After his first-round loss to Stefanos Tsitsipas on Monday at the US Open, Andy Murray said his opponent had unfairly gained an advantage by taking a lengthy bathroom break and an opportune medical timeout.
“It’s just disappointing because I feel it influenced the outcome of the match,” Murray said. “I’m not saying I necessarily win that match for sure, but it had influence on what was happening after those breaks.”
Tsitsipas bests Murray in grueling 1st-round match
Tsitsipas won the tightly contested marathon match 2-6, 7-6 (7), 3-6, 6-3, 6-4 in 4 hours, 49 minutes. The No. 3 seed and 2021 French Open finalist received medical treatment on his left foot after losing the third set and went to the bathroom after winning the fourth set.
Murray complained on the court about how long Tsitsipas was taking in the toilet at the time and again once play had resumed. Murray remained frustrated when speaking to the media following the match.
“The issue is that you cannot stop the way that that affects you physically,” Murray said. “When you’re playing a brutal match like that, you know, stopping for seven, eight minutes, you do cool down. You can prepare for it mentally as much as you like, but it’s the fact that it does affect you physically when you take a break that long, well, multiple times during the match.
“I think when he took the medical timeout, it was just after I had won the third set. Also in the fourth set when I had Love-30, he chose to go — I don’t know if he changed his racket or what he was doing. But, yeah, it can’t be coincidence that it’s happening at those moments.”
“I don’t believe [his foot] was causing him any issue at all,” Murray continued. “The match went on for another two and a bit hours after that or something. He was fine, moving great, I thought.”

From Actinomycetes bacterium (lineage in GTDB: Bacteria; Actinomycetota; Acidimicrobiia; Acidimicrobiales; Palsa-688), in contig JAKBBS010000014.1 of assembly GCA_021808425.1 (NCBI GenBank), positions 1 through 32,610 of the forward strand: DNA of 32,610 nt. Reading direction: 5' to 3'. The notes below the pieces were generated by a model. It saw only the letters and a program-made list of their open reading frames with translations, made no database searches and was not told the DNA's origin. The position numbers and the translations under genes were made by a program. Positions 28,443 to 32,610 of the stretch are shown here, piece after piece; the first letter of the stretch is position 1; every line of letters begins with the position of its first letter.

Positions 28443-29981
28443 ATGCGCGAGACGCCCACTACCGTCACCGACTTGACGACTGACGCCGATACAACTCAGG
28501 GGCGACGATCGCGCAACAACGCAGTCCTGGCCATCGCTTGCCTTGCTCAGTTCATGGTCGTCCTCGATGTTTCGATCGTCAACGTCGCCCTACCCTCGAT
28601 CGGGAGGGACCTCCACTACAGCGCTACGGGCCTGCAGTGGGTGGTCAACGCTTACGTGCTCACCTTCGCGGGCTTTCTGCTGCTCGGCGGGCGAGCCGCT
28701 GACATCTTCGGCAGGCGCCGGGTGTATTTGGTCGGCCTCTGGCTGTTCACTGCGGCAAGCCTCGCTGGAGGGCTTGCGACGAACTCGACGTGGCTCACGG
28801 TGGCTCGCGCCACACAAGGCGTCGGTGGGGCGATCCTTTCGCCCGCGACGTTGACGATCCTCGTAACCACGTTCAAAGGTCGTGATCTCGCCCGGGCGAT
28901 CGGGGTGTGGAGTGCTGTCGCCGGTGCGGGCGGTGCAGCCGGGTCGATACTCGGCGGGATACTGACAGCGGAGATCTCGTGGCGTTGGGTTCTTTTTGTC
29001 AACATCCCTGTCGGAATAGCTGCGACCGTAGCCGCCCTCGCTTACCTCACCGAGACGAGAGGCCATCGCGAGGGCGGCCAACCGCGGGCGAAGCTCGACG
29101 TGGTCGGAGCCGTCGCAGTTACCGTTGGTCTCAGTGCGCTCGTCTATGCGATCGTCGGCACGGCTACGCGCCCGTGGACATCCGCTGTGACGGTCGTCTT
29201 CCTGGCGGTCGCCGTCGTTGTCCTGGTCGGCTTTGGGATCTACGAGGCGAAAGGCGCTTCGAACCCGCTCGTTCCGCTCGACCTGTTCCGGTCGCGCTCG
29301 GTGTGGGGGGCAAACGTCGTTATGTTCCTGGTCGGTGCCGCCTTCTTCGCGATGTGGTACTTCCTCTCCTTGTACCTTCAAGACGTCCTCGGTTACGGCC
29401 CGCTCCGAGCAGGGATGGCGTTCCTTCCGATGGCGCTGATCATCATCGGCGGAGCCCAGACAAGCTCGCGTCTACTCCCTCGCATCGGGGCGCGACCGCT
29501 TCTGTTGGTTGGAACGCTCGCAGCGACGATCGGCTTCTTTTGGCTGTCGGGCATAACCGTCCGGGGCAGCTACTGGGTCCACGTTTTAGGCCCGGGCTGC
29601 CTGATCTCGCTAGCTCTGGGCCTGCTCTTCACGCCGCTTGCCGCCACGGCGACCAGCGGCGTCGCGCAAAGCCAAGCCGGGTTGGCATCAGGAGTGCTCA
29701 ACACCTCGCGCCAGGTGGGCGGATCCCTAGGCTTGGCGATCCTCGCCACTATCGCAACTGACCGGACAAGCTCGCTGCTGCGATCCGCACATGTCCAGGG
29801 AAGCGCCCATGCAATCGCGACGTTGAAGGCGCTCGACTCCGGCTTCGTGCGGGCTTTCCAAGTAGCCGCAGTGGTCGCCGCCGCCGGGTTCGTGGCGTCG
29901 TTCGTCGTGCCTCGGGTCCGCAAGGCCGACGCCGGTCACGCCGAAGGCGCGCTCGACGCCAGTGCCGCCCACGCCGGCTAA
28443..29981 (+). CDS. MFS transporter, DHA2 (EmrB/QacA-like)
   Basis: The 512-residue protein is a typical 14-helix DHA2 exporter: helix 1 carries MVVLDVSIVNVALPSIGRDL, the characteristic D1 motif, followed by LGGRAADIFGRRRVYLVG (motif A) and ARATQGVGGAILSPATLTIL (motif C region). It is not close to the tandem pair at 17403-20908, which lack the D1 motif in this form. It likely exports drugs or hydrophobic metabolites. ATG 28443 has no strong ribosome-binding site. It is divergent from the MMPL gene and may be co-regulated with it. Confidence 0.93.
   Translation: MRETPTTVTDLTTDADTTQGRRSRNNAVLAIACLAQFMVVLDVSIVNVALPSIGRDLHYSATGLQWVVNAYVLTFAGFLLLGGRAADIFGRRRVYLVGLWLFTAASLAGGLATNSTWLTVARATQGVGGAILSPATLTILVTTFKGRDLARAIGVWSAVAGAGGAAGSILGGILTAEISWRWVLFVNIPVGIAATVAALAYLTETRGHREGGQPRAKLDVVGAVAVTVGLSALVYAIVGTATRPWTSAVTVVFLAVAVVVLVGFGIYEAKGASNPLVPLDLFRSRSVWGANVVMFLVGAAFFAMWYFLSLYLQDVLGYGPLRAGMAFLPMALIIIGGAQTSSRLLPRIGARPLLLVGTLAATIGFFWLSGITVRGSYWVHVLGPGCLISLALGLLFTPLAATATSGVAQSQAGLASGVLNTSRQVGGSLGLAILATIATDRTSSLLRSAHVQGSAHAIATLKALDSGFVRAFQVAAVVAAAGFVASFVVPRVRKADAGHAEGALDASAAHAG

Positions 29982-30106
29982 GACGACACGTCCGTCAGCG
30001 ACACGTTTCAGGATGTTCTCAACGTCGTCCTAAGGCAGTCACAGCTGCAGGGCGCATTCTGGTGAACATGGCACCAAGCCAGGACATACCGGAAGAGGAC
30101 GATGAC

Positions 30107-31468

Murray took to Twitter on Monday about the issue.
Tsitsipas said he didn’t break any rules and that he was changing his clothes in the bathroom.
“I don’t think I broke any rules,” he said. “I played by the guidelines, how everything is. Yeah, definitely something for both of us to kind of chat about and make sure. I don’t know how my opponent feels when I’m out there playing the match. It’s not really my priority.
“As far as I’m playing by the rules and sticking to what the ATP says is fair, then the rest is fine.”
Murray is the second player in less than two weeks to accuse Tsitsipas of unfairly gaining an advantage through bathroom breaks. After Tsitsipas took an eight-minute break following the first set in his semifinal against Alexander Zverev at the Cincinnati Open, Zverev told the chair umpire he believed Tsitsipas was cheating and receiving improper coaching via his cell phone.
“He took his bag with his phone and everything in it,” Zverev said on the court. “This was the same thing in Paris and is going to be the same thing every other tournament he’s playing.”
When asked about Zverev’s accusations, Murray would not speculate on whether Tsitsipas was receiving coaching during his break and said he had “no idea” if that was happening. Murray did, however, say Monday’s actions changed his opinion on Tsitsipas.
“I think he’s a brilliant player,” Murray said. “I think he’s great for the game. But I have zero time for that stuff at all, and I lost respect for him.”
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